University of Ottawa chemistry student Steven Maquire explains time in his winning entry for the Flame Challenge. [Courtesy of Science Isn't Scary]
Alan Alda today announced the winners of Stony Brook University’s Flame Challenge contest, in which scientists had to explain “what is time?” in a way that would interest and enlighten 11-year-olds.
The winners, Steven Maguire, 33, and Nicholas Williams, 71, received trophies and congratulations from Alda and hundreds of children at the “What is Time?” event at the World Science Festival in New York City. Maguire, a chemistry graduate student at the University of Ottawa, in Canada, won for the top-ranked video explanation (see above). Williams, a retired engineer at Lawrence Livermore National Laboratory (LLNB) in California, won for the top-ranked written answer. The entries were judged by nearly 20,000 schoolchildren around the world.
The Flame Challenge aims to encourage scientists to explain complex material in ways non-scientists can understand. It is run by the Alan Alda Center for Communicating Science at Stony Brook University and was sponsored by the American Chemical Society and AAAS.
“I was impressed that hundreds of scientists took up the challenge of answering such a tough question posed by 11-year-olds,” said Alda, a visiting professor at the Stony Brook University School of Journalism. “And it was touching to see how thoughtfully and seriously the kids went about judging the entries. Their thoughts about communicating science are valuable feedback that can help scientists and the public carry on a real conversation.”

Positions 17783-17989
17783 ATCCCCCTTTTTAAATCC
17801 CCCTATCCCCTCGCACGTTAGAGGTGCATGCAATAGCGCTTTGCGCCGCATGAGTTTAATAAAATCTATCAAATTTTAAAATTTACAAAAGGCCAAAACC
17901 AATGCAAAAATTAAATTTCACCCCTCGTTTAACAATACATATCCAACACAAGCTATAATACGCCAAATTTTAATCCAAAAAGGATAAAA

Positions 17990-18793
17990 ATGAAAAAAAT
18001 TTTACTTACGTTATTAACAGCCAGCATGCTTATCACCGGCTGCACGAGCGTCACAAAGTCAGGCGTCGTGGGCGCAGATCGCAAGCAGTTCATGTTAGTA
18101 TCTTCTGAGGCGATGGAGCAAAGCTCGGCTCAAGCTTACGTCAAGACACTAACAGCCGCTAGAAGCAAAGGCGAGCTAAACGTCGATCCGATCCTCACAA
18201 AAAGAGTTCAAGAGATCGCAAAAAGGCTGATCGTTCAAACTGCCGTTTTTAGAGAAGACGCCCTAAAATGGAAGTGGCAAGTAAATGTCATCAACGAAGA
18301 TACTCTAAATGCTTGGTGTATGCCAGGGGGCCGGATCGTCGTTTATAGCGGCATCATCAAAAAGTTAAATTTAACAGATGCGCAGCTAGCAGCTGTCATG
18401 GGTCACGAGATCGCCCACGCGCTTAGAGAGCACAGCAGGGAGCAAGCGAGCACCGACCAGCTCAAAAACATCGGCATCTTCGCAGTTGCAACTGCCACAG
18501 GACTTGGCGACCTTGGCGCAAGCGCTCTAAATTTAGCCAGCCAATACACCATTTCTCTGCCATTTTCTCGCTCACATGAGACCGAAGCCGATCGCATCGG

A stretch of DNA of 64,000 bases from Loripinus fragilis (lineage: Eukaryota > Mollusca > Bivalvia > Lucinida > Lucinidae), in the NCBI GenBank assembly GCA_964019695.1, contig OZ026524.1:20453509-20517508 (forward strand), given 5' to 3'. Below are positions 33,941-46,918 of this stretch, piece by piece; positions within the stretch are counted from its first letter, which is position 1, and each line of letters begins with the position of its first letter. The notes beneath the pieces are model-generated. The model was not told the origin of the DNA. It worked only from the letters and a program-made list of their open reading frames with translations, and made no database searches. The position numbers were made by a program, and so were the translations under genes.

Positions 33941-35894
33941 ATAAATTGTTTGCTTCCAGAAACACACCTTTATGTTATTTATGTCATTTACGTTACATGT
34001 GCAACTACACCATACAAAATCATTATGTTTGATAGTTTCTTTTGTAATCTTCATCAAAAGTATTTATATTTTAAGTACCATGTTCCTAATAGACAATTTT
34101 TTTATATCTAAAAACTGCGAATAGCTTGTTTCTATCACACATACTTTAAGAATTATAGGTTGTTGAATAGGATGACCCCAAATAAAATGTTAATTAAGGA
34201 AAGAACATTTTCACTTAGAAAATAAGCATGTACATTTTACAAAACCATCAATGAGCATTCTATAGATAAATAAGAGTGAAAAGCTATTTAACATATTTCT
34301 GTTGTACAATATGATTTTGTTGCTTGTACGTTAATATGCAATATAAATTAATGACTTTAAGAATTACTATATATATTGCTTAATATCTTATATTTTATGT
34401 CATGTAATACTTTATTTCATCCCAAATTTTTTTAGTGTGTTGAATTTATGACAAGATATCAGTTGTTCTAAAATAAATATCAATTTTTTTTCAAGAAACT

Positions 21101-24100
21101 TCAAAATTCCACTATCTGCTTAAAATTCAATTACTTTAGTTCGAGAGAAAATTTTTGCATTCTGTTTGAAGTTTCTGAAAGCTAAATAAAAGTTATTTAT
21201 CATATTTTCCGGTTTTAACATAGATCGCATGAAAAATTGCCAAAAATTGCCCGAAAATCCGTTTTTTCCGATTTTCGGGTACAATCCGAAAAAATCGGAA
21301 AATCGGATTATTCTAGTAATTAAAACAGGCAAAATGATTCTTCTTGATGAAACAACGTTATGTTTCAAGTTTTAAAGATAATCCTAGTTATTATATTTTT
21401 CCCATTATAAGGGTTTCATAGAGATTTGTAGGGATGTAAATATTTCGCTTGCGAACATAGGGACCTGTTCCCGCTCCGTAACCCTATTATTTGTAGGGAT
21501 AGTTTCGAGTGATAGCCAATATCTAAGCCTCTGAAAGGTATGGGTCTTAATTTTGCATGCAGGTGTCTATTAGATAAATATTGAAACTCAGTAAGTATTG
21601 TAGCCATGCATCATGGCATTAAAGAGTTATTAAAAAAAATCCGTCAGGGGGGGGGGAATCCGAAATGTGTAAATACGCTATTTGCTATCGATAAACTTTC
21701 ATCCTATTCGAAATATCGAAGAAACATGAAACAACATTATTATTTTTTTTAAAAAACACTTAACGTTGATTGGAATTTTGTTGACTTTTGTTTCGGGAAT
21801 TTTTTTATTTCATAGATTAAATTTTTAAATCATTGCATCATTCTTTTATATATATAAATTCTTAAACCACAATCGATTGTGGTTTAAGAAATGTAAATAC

Maguire’s winning video couldn’t be simpler: He just looks into the camera and talks about time. But his sense of humor and his understanding of what appeals to 11-year-olds won the day. Although he currently researches alternative fuels, his real passion lies in science communication, and he has started his own web series called “Science Isn’t Scary.” He credits “Star Trek: The Next Generation” and his high school chemistry teacher with inspiring him.
Williams is retired from a 33-year career at LLNB, but since then has been working on science outreach through the lab’s “Fun with Science” program for fifth graders. Williams’ motto is “science is explainable magic.” Williams said he knows it is challenging to explain complex science to children, but it can be done.
“My hope is that the Flame Challenge will reinforce the concept that science must be understood, by all, no matter what the age,” Williams said. “In my class, at the top of my white board, I always put Albert Einstein’s quote, ‘If you can’t explain it simply, you don’t understand it well enough.’”
To find the Flame Challenge winners, entries from nearly 400 scientists were first screened for accuracy and then sent out to schools for judging by 11-year-olds. Almost 20,000 schoolchildren judged the entries, including children from 38 states, as well as schools in Africa, Asia, Australia, Europe and South America. Entries came in from scientists in Australia, Canada, China, England, Italy, Japan and Thailand, as well as the United States.
This year, the other finalists for the written category were C. Wesley Dingman, North Creek, NY, and James Wilkinson, Carlisle, PA. For the video category, the other finalists were John Suchocki, Shelburne, VT; and the team of Stéphane Durand, Susan Plante and Marc Seguin, Quebec, Canada.
[Adapted from The Alan Alda Center for Communicating Science news release]
Learn more about Alan Alda’s Flame Challenge.
Learn more about the Alan Alda Center for Communicating Science at Stony Brook.